Why Attorneys Must Always Tell About Less Costly “Alternative Courses of Legal Action”

If you want to get that “deer in the headlights” look from an attorney ask her if she is familiar with the mandatory ethical duty to explain alternative courses of action. See ABA Annotated Model Rules of Professional Conduct, Comments to RPC 1.4(b) at p. 63 “Duty to Explain Law and Benefits and Risks of Alternative Courses of Action.”

As this mandatory duty relates to controlling legal costs, it means that an attorney is absolutely required to provide a client with “alternative courses of action” that may be less costly but may still accomplish the overall objective.  This ties in with a lawyer’s ethical duty to defer to the client on issues having to do with expenses.  See RPC 1.2, Comment [2] “lawyers usually defer to the client regarding such questions as the expense to be incurred.” And it stands to reason that a client cannot be expected to make an informed decision on proposed expenses unless you know all of the options.

What this duty means is that even if the client laid out to the lawyer what to do and how the client wanted it done, an ethical lawyer should explain any reasonable “alternative courses of action” that may be available to accomplish the stated objectives.  This especially would include those alternatives that might involve less expense.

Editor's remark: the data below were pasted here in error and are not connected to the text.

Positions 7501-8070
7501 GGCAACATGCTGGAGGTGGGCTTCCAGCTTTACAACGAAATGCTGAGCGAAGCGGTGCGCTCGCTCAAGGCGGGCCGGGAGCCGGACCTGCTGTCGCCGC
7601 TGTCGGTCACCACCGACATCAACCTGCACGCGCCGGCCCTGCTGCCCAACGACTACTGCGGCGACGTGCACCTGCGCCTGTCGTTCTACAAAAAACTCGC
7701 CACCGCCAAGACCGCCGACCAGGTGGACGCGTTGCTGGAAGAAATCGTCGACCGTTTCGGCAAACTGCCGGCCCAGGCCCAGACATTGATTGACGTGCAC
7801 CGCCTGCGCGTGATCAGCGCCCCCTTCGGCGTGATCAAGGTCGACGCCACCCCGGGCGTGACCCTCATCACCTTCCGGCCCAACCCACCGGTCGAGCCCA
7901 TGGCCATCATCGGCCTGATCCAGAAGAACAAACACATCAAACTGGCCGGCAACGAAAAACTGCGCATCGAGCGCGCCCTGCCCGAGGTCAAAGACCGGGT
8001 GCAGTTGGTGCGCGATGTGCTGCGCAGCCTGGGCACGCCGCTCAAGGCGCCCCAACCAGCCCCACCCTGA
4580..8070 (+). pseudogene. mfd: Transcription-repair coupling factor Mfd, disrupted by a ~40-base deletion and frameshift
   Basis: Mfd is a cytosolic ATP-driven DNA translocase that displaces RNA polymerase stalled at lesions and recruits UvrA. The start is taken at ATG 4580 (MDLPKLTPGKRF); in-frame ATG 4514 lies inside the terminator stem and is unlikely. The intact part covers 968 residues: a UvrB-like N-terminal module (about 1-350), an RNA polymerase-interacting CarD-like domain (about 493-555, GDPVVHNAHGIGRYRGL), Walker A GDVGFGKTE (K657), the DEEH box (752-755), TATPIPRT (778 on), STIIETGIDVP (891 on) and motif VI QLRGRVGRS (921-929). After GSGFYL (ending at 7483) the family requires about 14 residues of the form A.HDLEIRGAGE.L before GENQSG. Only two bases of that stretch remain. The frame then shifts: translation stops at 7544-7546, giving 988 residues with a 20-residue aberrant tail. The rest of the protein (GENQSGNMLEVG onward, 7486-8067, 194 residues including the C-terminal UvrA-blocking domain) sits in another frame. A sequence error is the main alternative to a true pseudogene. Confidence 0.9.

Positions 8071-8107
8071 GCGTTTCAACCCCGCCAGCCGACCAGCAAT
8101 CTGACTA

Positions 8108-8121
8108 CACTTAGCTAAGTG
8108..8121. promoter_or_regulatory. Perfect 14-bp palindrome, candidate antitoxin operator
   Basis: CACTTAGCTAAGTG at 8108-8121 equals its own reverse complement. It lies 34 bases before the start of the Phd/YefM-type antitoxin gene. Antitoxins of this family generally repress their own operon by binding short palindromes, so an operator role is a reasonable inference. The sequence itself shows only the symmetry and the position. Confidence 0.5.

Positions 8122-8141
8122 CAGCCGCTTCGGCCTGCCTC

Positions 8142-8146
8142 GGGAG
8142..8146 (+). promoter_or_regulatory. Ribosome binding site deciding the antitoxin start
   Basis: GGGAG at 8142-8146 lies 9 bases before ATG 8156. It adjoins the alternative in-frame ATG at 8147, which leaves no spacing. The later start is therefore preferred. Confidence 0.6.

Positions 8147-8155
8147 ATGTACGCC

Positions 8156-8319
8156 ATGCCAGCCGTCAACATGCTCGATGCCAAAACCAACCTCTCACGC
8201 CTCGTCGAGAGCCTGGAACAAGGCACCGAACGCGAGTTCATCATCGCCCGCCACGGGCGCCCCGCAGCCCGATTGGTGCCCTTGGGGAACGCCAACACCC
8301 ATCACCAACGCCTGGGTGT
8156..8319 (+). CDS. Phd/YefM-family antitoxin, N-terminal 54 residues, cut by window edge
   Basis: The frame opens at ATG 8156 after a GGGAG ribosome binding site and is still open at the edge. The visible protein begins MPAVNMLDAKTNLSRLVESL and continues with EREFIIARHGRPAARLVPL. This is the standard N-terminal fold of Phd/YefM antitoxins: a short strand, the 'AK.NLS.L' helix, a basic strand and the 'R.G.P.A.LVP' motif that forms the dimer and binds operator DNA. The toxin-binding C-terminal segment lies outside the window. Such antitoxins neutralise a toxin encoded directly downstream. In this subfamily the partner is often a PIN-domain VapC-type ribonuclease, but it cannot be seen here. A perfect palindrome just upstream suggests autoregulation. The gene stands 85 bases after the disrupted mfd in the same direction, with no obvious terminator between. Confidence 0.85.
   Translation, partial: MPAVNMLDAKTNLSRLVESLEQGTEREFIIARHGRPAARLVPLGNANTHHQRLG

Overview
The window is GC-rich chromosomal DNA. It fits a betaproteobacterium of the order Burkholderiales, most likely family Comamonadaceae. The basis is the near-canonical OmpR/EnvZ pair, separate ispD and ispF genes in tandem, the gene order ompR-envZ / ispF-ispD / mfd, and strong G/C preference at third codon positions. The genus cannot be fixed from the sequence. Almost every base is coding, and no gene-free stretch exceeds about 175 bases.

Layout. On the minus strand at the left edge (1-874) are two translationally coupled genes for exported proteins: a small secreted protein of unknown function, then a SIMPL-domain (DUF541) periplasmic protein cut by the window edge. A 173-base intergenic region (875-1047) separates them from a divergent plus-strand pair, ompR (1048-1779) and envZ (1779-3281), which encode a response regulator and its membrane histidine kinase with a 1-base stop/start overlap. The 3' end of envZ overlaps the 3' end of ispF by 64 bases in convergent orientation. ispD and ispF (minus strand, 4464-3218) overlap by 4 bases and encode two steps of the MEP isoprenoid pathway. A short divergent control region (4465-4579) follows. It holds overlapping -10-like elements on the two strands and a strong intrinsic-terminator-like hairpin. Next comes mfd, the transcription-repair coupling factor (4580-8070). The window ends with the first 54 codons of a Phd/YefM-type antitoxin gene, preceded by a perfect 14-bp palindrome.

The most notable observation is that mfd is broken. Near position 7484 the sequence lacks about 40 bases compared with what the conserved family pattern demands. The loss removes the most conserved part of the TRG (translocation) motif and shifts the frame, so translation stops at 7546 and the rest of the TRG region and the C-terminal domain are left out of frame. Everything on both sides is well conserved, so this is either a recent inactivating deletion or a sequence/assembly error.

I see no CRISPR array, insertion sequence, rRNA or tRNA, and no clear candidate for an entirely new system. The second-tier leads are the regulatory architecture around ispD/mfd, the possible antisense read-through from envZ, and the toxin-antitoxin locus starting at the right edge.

The mandatory duty to explain “alternative courses of action” typically arises at the outset of the representation.  But this ethical duty is not limited to the onset of the representation. It is a continuing duty throughout the course of the representation.  Thus, if the legal fees and costs are becoming an issue at any point in the representation, the attorney would have had an ethical duty to explain to the client any “alternative courses of action” that would involve less expense.

Of course, in the final analysis it could be that there were no “alternative courses of action” that would have involved less expense.  However, if there were less expensive “alternative courses of action” and the attorney did not discuss them with the client at the outset of the representation (or at any time during the course of the representation), then the client may have grounds to dispute the difference between the actual costs of the more costly and less expensive courses of action.

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